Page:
New Water Treatment Technology Could Help Recycle Even Super Salty Waters
As the United States experiences a severe drought and water shortages become more common, scientists are searching for new ways to recycle even the saltiest waters into drinking water. Conventionally, reverse osmosis is the most efficient way to purify seawater and briny groundwater. But, in recent years, the salt content in water sources has increased, and traditional reverse osmosis cannot handle the super-salty waters produced. Thankfully, a new form of reverse osmosis, known as low-salt-rejection reverse osmosis, introduces a theoretical design that could treat even the saltiest water sources.
Water Shortages on the Rise
As climate change continues to create widespread changes, the US Southwest is for the first time experiencing a megadrought that not only impacts freshwater sources but also increases the salt levels in water supplies drastically. The shrinking Colorado River can no longer satiate the thirst of over 40 million US residents amid immense dry spells, and Lake Mead’s water level is dropping to record lows. In the meantime, the majority of the country’s wastewater goes untreated and unusable, accounting for 80% of the nation’s total water supply.
Introducing Low-Salt-Rejection Reverse Osmosis
Low-salt-rejection reverse osmosis is a theoretical design that holds the potential to recycle even super-salty waters into drinkable water. Scientists are hopeful that this technology can provide an affordable way to convert abundant but salty waters into clean and safe drinking water. As conventional reverse osmosis technology does not cope with the increasing salt levels of water sources, the concept of low-salt-rejection reverse osmosis can lead the way in water purification. These novel systems perform better than conventional reverse osmosis because they allow more salt to pass through each membrane, requiring less force and energy to push water through.
Cost-Effective and Energy-Efficient
Researchers at the National Alliance for Water Innovation (NAWI) research consortium conducted a mathematical model to compare the cost, clean water output, and energy consumption of more than 130,000 potential system designs. The results showed that low-salt-rejection reverse osmosis could reduce the overall cost of producing clean water by up to 63%. Moreover, this technology requires less force and energy to purify water, making it more energy-efficient than conventional reverse osmosis.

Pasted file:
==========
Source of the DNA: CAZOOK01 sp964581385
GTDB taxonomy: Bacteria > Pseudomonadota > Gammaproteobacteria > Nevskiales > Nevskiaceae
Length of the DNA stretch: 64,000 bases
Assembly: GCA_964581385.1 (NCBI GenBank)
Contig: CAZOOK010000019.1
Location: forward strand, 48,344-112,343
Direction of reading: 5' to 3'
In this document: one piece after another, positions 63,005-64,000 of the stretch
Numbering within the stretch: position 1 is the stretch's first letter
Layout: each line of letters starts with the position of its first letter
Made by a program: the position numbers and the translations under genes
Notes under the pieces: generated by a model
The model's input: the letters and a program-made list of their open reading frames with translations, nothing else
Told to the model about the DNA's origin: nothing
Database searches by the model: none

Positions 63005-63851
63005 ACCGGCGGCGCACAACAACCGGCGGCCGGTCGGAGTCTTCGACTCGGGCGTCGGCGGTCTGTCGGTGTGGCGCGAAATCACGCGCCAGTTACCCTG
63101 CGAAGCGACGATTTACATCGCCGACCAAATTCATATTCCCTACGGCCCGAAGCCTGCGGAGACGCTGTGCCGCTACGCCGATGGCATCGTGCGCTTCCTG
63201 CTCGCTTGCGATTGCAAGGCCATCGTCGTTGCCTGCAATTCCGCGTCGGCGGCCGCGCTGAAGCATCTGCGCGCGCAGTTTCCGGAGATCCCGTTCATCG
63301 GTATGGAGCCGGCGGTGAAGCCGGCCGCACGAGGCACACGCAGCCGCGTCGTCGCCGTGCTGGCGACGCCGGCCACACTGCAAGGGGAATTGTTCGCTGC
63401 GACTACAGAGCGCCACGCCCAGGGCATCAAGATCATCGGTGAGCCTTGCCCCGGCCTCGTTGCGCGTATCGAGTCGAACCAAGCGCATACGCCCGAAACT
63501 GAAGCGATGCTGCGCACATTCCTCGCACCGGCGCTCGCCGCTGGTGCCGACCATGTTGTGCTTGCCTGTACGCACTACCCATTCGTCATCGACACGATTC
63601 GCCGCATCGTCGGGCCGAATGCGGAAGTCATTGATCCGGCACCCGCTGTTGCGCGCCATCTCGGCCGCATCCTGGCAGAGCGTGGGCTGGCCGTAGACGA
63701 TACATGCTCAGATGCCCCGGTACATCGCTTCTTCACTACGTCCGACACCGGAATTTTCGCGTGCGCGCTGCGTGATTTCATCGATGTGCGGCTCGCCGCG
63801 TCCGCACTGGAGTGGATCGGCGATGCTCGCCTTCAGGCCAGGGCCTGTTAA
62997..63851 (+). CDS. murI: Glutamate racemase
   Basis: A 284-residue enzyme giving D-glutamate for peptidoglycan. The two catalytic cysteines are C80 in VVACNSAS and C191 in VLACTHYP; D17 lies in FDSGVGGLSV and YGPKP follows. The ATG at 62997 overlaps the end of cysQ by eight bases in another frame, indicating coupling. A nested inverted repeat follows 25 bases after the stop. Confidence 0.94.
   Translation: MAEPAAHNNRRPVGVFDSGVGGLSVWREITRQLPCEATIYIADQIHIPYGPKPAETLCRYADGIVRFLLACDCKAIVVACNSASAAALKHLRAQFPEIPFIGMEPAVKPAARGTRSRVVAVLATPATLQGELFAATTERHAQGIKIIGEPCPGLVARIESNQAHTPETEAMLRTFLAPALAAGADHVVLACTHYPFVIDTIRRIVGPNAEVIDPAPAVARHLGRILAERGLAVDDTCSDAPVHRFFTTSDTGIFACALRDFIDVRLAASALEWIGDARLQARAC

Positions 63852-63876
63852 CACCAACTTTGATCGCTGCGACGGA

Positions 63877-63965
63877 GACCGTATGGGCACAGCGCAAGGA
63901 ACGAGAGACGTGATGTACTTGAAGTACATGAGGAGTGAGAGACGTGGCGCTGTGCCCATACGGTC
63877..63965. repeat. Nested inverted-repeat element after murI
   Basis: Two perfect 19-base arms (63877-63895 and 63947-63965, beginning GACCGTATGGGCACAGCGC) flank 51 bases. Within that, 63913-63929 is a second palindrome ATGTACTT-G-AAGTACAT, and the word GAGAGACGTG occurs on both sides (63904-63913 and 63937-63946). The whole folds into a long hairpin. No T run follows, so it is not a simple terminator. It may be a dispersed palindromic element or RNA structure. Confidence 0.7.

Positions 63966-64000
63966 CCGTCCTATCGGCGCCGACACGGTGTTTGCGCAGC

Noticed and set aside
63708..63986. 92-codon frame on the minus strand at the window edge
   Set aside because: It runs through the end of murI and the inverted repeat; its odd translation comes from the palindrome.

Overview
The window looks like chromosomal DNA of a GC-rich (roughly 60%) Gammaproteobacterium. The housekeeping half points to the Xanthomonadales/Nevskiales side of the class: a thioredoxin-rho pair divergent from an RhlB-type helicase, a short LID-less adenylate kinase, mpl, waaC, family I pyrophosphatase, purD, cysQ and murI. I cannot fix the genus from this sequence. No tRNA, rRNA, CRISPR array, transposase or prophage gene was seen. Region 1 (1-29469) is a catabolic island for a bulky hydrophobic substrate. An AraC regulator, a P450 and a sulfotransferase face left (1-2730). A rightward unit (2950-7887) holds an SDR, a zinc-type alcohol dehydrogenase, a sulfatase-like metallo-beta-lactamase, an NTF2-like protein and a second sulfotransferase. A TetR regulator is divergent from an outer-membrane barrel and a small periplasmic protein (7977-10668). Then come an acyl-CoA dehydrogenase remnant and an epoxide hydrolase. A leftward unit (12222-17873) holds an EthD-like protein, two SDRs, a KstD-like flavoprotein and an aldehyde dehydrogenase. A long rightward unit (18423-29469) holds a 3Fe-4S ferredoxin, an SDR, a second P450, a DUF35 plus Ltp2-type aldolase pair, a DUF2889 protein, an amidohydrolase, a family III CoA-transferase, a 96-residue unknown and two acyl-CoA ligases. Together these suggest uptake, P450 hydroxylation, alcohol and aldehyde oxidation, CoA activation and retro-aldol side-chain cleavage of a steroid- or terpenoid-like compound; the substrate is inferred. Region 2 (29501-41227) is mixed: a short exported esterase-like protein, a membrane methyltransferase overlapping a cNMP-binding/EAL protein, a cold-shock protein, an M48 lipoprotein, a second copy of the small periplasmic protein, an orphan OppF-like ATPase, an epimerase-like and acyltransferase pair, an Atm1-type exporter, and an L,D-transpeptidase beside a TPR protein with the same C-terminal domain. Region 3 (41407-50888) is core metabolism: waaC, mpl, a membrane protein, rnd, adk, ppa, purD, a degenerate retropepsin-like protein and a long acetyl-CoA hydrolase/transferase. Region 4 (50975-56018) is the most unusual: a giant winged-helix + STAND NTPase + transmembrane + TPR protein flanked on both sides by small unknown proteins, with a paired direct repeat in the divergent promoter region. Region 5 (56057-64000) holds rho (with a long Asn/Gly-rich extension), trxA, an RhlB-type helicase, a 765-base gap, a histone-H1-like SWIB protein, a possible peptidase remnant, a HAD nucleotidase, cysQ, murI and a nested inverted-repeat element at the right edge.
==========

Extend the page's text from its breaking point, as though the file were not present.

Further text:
- Low-salt-rejection reverse osmosis provides an affordable and energy-efficient way to change salty and briny water sources into clean drinking water.
- Conventional reverse osmosis technology cannot purify waters with higher salt content, making this technology beneficial for locations like the deserts of Arizona or California.
- We need an effective treatment of briny water at a low cost as the freshwater shortage is experienced globally.
- The design of low-salt-rejection reverse osmosis is still in its theoretical stage but is likely to materialize soon and provide a cost-effective solution to water shortages.
Low-salt-rejection reverse osmosis is a promising solution for the water crisis faced globally. It is cost-effective and energy-efficient and has the potential to recycle even the saltiest waters into clean and safe drinking water. This technology could provide hope for places struggling with water scarcity and areas like the US Southwest, experiencing unprecedented drought conditions.
Low-salt-rejection reverse osmosis is a technological concept that holds immense potential to solve global water shortages. This affordable and energy-efficient treatment can turn even the most unpotable waters into clean and safe drinking water. With water scarcity expected to increase globally, this technology could provide hope for the millions of people who do not have access to clean drinking water.